In 1955, Edward Steichen assembled a collection of photographs for The Museum of Modern Art which became one of the most successful photo exhibits of all time. Soon after, these 503 images by 273 photographers working in 69 countries was published in book form as The Family of Man. That book was a treasured part of my childhood, and I am willing to bet that many other Boomers grew up with it too. The Walk to Paradise Garden was the final image in The Family of Man, immortalized forever on the very last page. thefamilyjacket

Now, of course, Sara Fishko has me in the palm of her hand. I want to know more about Gene Smith, and wow, does she have a story to tell.

No surprise, but much as he undoubtedly loved his three kids, Gene Smith was not much of a father (and even less of a husband). He was as tormented as he was talented, and although she never gives a clinical diagnosis, it's pretty clear that he suffered from what we would now call Bipolar Disorder (aka Manic Depressive Illness). In other words, sometimes Gene Smith was up, Up, UP, working on prints for days on end with no food and less sleep. Other days he was DOWN, Down, down, hanging around his loft listening to the musicians who streamed in and out on a continuous basis for the better part of a decade.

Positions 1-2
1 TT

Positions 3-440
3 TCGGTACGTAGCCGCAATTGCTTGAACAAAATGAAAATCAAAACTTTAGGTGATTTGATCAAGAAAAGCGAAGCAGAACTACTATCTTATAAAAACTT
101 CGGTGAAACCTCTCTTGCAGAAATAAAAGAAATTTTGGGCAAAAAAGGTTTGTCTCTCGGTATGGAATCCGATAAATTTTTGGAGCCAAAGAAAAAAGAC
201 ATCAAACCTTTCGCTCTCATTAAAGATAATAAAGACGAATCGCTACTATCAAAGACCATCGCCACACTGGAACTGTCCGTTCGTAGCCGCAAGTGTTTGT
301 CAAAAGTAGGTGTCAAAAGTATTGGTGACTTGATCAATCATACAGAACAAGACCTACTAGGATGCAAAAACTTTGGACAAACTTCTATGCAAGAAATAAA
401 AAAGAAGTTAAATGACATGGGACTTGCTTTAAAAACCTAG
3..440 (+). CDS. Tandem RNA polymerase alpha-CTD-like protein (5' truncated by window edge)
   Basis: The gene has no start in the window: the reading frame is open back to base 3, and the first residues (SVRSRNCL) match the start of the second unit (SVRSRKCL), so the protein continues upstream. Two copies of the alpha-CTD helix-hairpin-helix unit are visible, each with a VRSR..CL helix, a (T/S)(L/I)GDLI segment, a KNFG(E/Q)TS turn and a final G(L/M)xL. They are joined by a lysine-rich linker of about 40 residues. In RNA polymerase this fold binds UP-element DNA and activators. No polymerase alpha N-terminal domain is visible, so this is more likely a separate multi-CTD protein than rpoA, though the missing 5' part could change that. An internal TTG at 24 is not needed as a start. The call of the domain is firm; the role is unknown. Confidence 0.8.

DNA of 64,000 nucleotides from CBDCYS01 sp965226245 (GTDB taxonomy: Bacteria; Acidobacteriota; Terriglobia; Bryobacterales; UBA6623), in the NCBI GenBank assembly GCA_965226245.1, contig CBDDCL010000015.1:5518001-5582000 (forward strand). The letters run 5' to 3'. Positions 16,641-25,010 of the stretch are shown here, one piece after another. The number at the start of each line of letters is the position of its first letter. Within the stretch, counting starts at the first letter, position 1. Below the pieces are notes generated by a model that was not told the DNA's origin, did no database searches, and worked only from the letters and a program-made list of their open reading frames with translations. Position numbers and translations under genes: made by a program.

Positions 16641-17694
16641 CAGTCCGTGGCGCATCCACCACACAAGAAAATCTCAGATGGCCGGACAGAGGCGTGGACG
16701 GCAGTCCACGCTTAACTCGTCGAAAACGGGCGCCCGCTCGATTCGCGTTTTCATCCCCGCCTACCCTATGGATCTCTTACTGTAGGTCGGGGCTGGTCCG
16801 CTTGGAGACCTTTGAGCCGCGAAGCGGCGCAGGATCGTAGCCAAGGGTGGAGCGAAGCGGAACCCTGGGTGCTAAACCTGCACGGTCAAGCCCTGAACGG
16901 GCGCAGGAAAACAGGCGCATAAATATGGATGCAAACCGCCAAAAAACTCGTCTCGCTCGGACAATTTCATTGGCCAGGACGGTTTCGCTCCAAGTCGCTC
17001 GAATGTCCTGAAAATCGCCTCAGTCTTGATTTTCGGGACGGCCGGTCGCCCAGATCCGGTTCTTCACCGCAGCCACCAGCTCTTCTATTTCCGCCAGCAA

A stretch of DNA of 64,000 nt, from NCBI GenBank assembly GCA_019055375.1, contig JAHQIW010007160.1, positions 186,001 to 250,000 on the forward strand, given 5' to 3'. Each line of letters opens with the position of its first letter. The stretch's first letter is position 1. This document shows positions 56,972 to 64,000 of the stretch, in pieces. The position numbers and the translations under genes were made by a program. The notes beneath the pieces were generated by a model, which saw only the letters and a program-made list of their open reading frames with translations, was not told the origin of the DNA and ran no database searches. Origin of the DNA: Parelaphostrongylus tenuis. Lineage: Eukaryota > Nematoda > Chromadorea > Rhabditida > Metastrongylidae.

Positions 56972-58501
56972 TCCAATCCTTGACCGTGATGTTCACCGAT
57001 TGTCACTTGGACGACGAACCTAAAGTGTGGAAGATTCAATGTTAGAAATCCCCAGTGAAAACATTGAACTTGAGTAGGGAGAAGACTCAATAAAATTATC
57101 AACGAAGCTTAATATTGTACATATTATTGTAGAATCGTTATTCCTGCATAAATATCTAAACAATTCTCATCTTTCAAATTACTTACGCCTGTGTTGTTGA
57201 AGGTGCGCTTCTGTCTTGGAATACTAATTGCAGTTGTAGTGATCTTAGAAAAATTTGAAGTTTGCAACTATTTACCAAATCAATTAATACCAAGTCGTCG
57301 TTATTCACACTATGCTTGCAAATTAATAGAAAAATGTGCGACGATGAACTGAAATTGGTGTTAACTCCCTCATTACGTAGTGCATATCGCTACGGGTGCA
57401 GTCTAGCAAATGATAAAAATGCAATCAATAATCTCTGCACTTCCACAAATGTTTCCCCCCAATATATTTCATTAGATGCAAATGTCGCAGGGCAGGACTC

Whatever money he had, Smith invested in cameras, tape recorders, and supplies. He sat in his window overlooking Manhattan's "flower district" for hours on end, shooting "ordinary" street scenes of tremendous cumulative poignancy. He drilled through the floorboards and captured conversations on the fly as well as unparalleled musical moments. Suddenly there is Thelonius Monk working day-after-day with Hall Overton on what eventually becomes the famous session at Town Hallmonkth